“If they had given folks $200,000,” Malek-Wiley said wryly, “we’d have our homes back.”

When I revisited the Ninth Ward in the months before Friday’s tenth anniversary of the storm and flooding, fewer than half the pre- storm residents have returned. But I’m struck by the number of solar panels I count on rebuilt homes.

“As of 2013, there were 2,800 solar panels in New Orleans, 10% of which were in the Ninth Ward,” Malek-Wiley said. “Per capita, that’s five times more solar panels per person than in the rest of city.”

I ask about a basketball court shaded by a solar array: “It’s a legacy project from the Super Bowl,” Malek-Wiley explains.

Santa Monica-headquartered Global Green USA and the Brad Pitt-funded Make It Right Foundation have built 108 energy-efficient and sustainable homes, with more on the way. Global Green created what they called a “greenprint” to “sustainably rebuild schools and homes to be climate-resilient in order to save residents money, improve [their] health and reduce the impact of global climate change that contributed to Katrina.”

That “greenprint” has been so effective that in 2009 TIME magazine wrote “…no organization is doing more to green New Orleans than Global Green USA.”

“Is there any other place in the U.S. with 105 LEED-certified homes in such close proximity?” Malek-Wiley asks, referring to the homes Global Green and Make It Right have built that meet high environmental standards set by the U.S. Green Building Council.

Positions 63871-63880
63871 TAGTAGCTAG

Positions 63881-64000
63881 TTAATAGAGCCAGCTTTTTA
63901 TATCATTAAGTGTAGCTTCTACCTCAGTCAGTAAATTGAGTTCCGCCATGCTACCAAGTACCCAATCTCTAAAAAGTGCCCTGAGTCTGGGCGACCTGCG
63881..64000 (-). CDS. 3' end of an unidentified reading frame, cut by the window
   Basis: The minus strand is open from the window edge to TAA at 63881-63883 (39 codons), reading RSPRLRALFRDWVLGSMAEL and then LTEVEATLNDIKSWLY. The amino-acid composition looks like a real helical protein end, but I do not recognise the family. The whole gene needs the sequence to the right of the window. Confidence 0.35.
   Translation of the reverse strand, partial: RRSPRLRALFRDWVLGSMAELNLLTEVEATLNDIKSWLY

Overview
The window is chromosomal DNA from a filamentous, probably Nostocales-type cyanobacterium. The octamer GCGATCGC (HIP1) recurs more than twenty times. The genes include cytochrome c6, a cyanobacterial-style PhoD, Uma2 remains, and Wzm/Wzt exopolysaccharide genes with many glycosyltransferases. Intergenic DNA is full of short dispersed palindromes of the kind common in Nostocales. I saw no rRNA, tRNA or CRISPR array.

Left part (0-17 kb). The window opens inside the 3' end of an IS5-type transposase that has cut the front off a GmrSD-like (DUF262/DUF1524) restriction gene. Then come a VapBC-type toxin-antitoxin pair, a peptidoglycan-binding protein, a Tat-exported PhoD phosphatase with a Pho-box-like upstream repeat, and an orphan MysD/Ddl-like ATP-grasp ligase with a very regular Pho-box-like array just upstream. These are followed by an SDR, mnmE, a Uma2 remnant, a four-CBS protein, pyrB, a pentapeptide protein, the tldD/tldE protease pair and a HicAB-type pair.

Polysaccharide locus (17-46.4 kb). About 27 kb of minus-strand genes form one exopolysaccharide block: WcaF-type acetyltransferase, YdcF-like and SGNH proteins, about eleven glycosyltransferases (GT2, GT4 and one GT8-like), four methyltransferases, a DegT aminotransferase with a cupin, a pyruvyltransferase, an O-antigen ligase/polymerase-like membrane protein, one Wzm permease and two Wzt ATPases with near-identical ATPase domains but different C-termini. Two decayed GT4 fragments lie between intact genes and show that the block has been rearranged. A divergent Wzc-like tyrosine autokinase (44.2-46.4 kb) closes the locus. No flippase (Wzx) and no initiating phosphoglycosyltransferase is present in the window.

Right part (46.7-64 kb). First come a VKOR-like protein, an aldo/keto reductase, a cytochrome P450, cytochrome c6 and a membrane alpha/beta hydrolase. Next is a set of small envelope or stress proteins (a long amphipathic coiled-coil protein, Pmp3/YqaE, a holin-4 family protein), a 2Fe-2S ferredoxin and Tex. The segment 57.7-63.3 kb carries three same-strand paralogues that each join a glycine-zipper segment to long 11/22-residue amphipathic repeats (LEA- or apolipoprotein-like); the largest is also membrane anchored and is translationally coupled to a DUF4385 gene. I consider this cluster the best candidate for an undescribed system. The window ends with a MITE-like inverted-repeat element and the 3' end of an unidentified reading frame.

But even among the optimism, remnants of old house foundations protrude from the ground at odd angles like tombstones. Weed-covered homes persist in reminding the community of what was lost. Angry protests of the residents’ betrayal pop up at odd places. One new roof is spray-painted “We love you, Jesus. The Crafts Family OK. We need gas, ice, water.” A hand-scrawled sign outside a home at the foot of the St. Clairbourne Bridge reads “We want our country to love us as much as we love our country.”

Michelle Pyne, an organizer for Global Green who moved to the Ninth Ward four years ago to support the community’s rebuilding, shows me the new community center they are building. It will include an exhibit about climate change — about how the gulf’s warming increases the number and intensity of hurricanes and flooding.

Global Green also works with the neighborhood to keep rainwater on-site through catch barrels, cisterns, rain gardens, manmade wetlands and bio-swales, the earthen, non-concrete gutters that absorb runoff.

“The focus has changed from [re]building to storm-water management,” Pyne explains as we walk through nearby community gardens. “We’re recharging the groundwater rather than relying on the [levees’] pumps.”

It’s an uphill battle: The Louisiana coast loses wetlands at the rate of “a football field every 30 minutes,” says the Sierra Club’s Malek-Wiley. “Not from one place. It’s a little here, a little there … cumulative. But we now have an urban water plan. We never had that before.”

He notes that after the devastation that water brought to millions of New Orleaneans, “We now have new ways to live with water.”

Kelly Hayes-Raitt, a Santa Monica resident, spent two weeks helping to clean up the Ninth Ward in March 2009 and revisited in March this year. She’s incorporating her interviews into a book about refugees and blogs at She